Using communication models like training wheels

Reflections on how communication models are helpful for new learners, but meant to be retired

Using communication models like training wheels
Photo by Volodymyr Hryshchenko / Unsplash

November and December of 2022 were awful months for me.

It was my first holiday season without my family after going low/no contact with them and I was really sad about missing out on the holiday traditions I’d grown up with.

I tried my best to ignore the emotions coming up for me, and the only thing cluing me into my feelings were my coping strategies of binge eating and spending.

At the time, I was in a group chat with my closest friends and had mentioned a few times the issues going on with my family and how I was sad to be spending the holidays without them. And instead of offering sympathy or inquiry into my experience, they mostly offered things like “Oh that sucks, I’m sorry” and moved the conversation along.

I was hot. Heated. Irate.

Going into January of 2023, I told my friends I was leaving the group chat because I was having a hard time but that I’d appreciate it if people reached out to me.

And no one did.

For about two months, every therapy session I had was me venting about my friends not caring about me, and how I was going to cut them out of my life. But thankfully, my therapist is great at her job, and instead, she helped me realize that my anger was connected to a need for connection and understanding not being met.

She recommended I use the Dialectical Behavioral Therapy technique called DEAR MAN to prepare a script to talk to my friends about this experience. The result of those conversations was greater awareness about my experience, honesty shared between us about the nature of our relationship and where we wanted it to go, and more clarity on my part about why my friends were unable to show up for me in the way that I wanted.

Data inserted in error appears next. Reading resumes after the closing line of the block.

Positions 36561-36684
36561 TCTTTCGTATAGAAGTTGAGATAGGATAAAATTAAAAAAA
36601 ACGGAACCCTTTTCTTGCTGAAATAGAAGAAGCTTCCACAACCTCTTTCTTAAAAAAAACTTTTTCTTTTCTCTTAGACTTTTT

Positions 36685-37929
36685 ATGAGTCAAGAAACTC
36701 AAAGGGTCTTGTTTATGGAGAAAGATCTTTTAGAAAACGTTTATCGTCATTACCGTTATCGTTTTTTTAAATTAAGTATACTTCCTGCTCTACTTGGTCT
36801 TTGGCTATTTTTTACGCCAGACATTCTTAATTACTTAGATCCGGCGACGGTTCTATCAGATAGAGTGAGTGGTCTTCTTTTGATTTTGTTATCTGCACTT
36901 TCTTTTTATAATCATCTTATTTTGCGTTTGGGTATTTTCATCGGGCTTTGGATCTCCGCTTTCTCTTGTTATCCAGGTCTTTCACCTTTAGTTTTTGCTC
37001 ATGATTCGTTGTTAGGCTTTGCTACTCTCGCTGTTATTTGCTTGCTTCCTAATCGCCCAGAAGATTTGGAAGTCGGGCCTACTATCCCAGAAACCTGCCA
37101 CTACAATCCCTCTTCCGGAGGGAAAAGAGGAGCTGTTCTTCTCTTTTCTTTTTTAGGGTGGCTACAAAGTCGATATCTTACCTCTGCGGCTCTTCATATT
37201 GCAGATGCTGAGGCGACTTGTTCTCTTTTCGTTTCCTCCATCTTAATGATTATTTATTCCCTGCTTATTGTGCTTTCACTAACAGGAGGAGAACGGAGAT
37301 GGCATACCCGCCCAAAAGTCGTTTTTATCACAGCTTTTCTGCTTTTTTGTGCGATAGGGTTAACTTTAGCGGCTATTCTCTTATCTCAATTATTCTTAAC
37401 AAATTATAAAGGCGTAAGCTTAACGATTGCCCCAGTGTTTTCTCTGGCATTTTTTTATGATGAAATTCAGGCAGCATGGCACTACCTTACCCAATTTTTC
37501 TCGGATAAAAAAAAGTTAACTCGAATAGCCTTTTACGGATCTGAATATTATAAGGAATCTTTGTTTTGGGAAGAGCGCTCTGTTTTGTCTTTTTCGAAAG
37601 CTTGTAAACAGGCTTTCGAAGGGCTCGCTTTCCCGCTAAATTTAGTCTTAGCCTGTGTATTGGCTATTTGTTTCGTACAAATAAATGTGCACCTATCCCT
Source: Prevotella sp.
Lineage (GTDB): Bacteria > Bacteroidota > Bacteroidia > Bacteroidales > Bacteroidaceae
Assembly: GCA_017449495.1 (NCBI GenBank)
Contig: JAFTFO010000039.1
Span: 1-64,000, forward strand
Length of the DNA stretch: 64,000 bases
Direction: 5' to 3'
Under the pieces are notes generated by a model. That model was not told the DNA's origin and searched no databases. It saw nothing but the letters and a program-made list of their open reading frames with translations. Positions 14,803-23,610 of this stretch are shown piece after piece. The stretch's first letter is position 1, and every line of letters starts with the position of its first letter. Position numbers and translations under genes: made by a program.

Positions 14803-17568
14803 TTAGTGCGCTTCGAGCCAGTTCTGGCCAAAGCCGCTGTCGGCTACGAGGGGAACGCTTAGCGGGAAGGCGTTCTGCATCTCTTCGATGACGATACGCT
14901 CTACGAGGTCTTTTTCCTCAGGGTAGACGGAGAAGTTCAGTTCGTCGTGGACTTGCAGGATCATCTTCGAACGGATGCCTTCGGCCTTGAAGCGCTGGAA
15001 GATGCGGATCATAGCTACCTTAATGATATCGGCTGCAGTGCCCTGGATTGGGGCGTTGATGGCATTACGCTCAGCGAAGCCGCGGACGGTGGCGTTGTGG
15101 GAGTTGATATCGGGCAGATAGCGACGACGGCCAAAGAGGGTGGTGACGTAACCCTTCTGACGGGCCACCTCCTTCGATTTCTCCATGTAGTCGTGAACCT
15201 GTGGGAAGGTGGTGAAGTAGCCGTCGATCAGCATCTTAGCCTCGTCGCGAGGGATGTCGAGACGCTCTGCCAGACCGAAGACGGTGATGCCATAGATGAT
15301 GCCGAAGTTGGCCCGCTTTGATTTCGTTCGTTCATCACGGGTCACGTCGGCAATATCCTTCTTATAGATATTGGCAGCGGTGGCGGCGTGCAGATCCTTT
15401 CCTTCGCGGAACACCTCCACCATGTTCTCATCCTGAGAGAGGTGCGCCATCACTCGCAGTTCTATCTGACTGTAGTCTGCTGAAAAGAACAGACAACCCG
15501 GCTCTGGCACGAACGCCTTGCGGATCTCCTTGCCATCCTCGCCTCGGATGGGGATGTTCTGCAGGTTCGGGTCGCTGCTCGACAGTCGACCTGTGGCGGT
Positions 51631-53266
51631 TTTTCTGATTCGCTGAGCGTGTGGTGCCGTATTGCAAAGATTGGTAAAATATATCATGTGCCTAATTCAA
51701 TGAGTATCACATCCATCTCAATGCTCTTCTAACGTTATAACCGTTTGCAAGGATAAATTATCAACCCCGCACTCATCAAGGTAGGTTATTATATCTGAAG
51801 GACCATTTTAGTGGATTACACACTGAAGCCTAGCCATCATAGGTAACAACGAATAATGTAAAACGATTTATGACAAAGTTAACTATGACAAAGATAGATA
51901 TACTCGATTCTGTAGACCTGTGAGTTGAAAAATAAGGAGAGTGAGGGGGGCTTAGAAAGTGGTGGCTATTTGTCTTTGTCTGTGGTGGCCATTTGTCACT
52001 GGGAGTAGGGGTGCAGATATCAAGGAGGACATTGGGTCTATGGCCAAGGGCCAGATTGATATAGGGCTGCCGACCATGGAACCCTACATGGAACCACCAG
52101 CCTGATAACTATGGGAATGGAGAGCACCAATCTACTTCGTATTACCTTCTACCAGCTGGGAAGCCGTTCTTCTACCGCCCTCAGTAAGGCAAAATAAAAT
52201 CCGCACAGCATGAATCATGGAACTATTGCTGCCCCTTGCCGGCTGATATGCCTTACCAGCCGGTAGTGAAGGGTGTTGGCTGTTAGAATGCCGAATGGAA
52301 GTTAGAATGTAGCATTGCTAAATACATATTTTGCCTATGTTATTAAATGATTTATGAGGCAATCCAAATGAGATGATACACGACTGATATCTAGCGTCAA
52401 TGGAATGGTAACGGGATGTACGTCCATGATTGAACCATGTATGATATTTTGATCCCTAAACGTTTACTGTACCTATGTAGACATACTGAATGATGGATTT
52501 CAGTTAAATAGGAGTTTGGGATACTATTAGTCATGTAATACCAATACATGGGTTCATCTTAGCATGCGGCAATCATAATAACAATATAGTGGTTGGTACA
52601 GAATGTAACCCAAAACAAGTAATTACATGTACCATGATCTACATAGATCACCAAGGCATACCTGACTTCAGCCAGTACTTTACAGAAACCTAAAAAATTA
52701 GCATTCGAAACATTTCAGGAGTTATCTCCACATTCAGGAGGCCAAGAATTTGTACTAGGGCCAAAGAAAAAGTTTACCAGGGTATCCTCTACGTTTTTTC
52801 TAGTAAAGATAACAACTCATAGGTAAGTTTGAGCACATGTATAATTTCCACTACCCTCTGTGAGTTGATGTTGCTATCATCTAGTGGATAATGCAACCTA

Since learning about and practicing the DEAR MAN technique, I’ve had to rely less on the actual communication model and have leaned more into connecting with my emotional experience and getting clear about what I am looking for in my relationships.

Now, when I need to have difficult conversations with people, I don’t need to do a Google search for anything. I just reflect on how I feel about a situation and what is it that I’m really looking for from the other person.

Much of that work is about connecting with your heart and following the wisdom that flows.

Today I watched a video of Dr. Roxy Manning, a psychologist and nonviolent communication practitioner, explaining what nonviolent communication is.

According to Dr. Manning, nonviolent communication serves two functions:

  1. It’s a story about how the world works. A story about how anything a person does is an attempt to meet a need and that “the only reason we take action, is because there’s something that we value that we are trying to attend to.” Understanding this allows us to interact with others with greater compassion and empathy.
  2. It’s a communication model that encourages you to make observations, connect with the feelings present, recognize the underlying universal need(s), and create requests that could satisfy that need.

As she explained the nonviolent communication model, I realized that this is similar to the DEAR MAN technique, which tells me that the actual communication model a person uses is irrelevant.

Because many of us didn’t grow up witnessing healthy communication, it’s hard, if not impossible, to know where to start. And this is where communication models come in. You can learn how to communicate using them as a guide, but as Dr. Manning emphasizes in the video, they are meant to be training wheels that you retire once you get the hang of it.

Ultimately, the real power comes from being able to understand and articulate your wants, needs, and desires. Doing so opens new pathways for you to meet your own needs or to make requests of others to help you satisfy them. In this way, we shift from blaming and shaming others for why or how they did something and put the focus on resolving the tension.

And from that perspective, communication skills are available and accessible to anyone with the capacity to learn them.

You don’t need a specialized degree or certification to learn how to slow down enough to understand your emotional realm. Some ways I’ve seen people do this is through good ol’ therapy, journaling, and talking to friends who can reflect back to you the feelings and needs they hear expressed.

I’m sure we all want to learn how to be better communicators and to be able to navigate conflict with greater ease, and learning about different communication models can be incredibly helpful in that process, but eventually the training wheels have to come off, and we must learn to trust our inner wisdom.

✨ Kiana